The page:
The Colonel's Lady

( 2 )

Overview

The Colonel's Lady is the story of an Air Force fighter pilot who became an ace during the Korean War. He returned home to find his high school and college friends married and as a returning veteran finds he is about as popular as a quarterback who threw an interception in a play-off game. Because of his love for flying, he stayed in the Air Force and by an act of the CIA and his commanding officer, he is introduced to a beautiful Russian girl in Arizona. He is ordered to fly her to Alaska where the NVKD, Russian...
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Overview

The Colonel's Lady is the story of an Air Force fighter pilot who became an ace during the Korean War. He returned home to find his high school and college friends married and as a returning veteran finds he is about as popular as a quarterback who threw an interception in a play-off game. Because of his love for flying, he stayed in the Air Force and by an act of the CIA and his commanding officer, he is introduced to a beautiful Russian girl in Arizona. He is ordered to fly her to Alaska where the NVKD, Russian Secret Service, will pick her up in exchange for a captured CIA agent. He thinks she is just another broad. She thinks he is just another cocky fighter pilot and turns a cold shoulder to him until they are forced down in the wilds of Canada. After their return to civilization, she is sent back to Russia and to an insane NVKD colonel who is threatening her family. He takes a job with a civilian airline. After flying over the world in jet passenger planes, and taking many women, the memory of this girl cannot be suppressed. When the CAB opens Russia for commercial airlines, he is assigned to the first jet service into Moscow, where with a breaking in the Cold War, Russian newspapers carry pictures of their inaugural flight and she sees his handsome face once again.
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What People Are Saying

Terri Fauth
A magnificent story of exciting adventure and love that carries Ed Mann from the romantic Isles of Tahiti, to Australia, England, Europe and across the USA. Many women come into his life, but none can push aside the thoughts of Jo Anna Rukala a Russian General’s daughter. All ends well on his ranch in Wyoming, where the deer and the antelope play, and together, they start a new life.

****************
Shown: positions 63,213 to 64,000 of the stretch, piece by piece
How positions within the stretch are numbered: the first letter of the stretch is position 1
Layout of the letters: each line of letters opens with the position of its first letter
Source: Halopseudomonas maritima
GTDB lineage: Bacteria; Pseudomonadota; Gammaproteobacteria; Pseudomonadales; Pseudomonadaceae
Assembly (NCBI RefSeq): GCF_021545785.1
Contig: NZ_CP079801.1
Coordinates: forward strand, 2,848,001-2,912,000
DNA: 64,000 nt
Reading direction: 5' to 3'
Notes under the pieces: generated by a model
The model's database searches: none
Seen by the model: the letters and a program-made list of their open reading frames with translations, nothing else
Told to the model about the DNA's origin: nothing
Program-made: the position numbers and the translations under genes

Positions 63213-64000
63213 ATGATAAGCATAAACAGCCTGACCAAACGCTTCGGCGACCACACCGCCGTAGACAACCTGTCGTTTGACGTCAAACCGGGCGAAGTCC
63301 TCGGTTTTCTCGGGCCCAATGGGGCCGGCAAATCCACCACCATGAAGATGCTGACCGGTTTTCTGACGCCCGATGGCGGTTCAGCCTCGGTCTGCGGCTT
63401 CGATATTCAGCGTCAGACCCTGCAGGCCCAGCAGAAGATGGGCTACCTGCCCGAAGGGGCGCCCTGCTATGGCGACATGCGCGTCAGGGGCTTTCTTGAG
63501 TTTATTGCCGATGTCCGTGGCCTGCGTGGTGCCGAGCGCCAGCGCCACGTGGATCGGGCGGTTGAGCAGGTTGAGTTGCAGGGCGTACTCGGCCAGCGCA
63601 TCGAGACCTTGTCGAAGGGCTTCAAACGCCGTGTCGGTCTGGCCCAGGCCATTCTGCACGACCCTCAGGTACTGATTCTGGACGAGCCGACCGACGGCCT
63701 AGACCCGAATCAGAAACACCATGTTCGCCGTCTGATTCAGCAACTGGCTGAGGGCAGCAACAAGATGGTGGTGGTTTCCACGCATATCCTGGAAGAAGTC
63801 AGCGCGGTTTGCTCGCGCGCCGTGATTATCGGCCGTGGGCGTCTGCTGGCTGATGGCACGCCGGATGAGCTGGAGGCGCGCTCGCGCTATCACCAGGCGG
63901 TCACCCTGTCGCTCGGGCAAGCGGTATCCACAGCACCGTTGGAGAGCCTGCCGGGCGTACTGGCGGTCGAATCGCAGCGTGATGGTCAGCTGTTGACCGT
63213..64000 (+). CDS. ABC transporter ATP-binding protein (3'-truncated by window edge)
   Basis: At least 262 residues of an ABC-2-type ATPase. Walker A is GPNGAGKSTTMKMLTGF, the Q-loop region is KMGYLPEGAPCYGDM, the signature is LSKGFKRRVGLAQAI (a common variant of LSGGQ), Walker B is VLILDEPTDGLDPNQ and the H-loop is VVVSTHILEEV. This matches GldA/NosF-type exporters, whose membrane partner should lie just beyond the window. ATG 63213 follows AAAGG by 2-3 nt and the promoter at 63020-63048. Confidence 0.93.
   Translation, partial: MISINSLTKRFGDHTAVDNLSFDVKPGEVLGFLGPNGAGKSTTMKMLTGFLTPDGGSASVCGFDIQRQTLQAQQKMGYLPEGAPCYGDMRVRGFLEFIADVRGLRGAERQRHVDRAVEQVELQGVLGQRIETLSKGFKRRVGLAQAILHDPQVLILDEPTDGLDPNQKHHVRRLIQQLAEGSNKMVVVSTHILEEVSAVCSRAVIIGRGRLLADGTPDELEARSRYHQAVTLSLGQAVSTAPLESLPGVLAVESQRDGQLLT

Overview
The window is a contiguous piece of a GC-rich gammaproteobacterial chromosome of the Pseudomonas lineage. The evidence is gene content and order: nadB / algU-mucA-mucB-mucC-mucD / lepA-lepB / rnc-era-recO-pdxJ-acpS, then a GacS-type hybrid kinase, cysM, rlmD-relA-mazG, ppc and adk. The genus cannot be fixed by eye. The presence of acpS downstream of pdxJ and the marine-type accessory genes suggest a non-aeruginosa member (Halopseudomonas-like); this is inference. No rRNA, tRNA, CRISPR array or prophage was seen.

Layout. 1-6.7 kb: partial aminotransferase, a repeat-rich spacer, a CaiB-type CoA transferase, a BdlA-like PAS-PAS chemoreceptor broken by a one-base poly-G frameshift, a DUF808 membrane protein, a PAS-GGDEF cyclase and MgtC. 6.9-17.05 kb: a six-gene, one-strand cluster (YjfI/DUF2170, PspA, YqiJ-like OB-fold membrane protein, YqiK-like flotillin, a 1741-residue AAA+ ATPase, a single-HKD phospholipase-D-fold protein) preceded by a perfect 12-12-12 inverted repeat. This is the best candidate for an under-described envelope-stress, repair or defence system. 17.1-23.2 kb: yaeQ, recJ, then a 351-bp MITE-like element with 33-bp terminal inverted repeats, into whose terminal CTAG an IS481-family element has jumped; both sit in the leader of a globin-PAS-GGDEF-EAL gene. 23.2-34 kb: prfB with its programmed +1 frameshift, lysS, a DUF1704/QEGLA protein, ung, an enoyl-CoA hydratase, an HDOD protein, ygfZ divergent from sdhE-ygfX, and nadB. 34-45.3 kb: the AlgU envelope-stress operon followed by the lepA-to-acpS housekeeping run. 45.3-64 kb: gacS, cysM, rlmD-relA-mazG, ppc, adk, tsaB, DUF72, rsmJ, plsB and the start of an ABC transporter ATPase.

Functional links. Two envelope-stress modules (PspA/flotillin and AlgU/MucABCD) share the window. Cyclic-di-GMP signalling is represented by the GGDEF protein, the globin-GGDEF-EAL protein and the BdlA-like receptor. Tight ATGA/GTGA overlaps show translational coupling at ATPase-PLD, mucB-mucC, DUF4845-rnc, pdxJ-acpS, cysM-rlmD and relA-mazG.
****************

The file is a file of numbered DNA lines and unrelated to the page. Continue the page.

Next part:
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Product Details

  • ISBN-13: 9780595130436
  • Publisher: AuthorHouse
  • Publication date: 9/28/2000
  • Pages: 252
  • Sales rank: 1,189,851
  • Product dimensions: 6.00 (w) x 9.00 (h) x 0.57 (d)

Customer Reviews

Average Rating 5
( 2 )
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Sort by: Showing all of 2 Customer Reviews
  • Anonymous

    Posted May 30, 2001

    The Colonel's Lady is a good work!

    The Colonel's Lady is an excellent story which puts you in the pilot's seat and draws you into the mind of Ed Mann, an Air Force pilot who leads an extraordinary life. Not only is this a good love story, it also is an excellent look at the introduction of large jet airplanes into the commercial aviation industry. Hill draws you into the setting so well that you can actually feel Mann's excitement at the tremendous capabilities that the groundbreaking machines had to offer. In terms of the romance of the book, Hill manages to compile a story that is passionate, without resorting to smutty description. While Mann obviously has normal human desires and makes mistakes, you can still see the nobility of his character shining through. While I am not usually a fan of romance novels, I found this one very tasteful, well written, and containing enough twists and description to keep anyone captivated, regardless of literary preference.

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  • Anonymous

    Posted December 5, 2000

    Exciting, intrigue, spellbinding!

    Colonel Ed Mann comes to life in 'The Colonel's Lady'. A. Robert Hill draws on his own experiences in the Korean Conflict to build an exciting novel that kept me glued until the last spellbinding words! Not only is this a good read, but it is a thought provoking book. The U. S. Air Force spent money to hone the hero into a flying ace who because of his love for a woman who defected from Communist Russia, quit his vocation so he could live a life with his lover. The question still comes to mind--did Ed make the right decision? Without his woman could he have made a greater contribution to avaition? Did he have the right to give up his advocation for a life of marriage fulfillment? Then I realized that avaition is rather fickled. The flyer develops into a machine that can be destroyed with one wrong movement of a lever or pedal. Perhaps after a war and a career in aviation industry, Ed deserved to live out his life in marriage bliss. After you read this well constructed story, see what you think. This novel is truly a tribute to the men who flew the planes over Korea to return home to civilians who didn't give a damn for the sacrifices the heroes gave!

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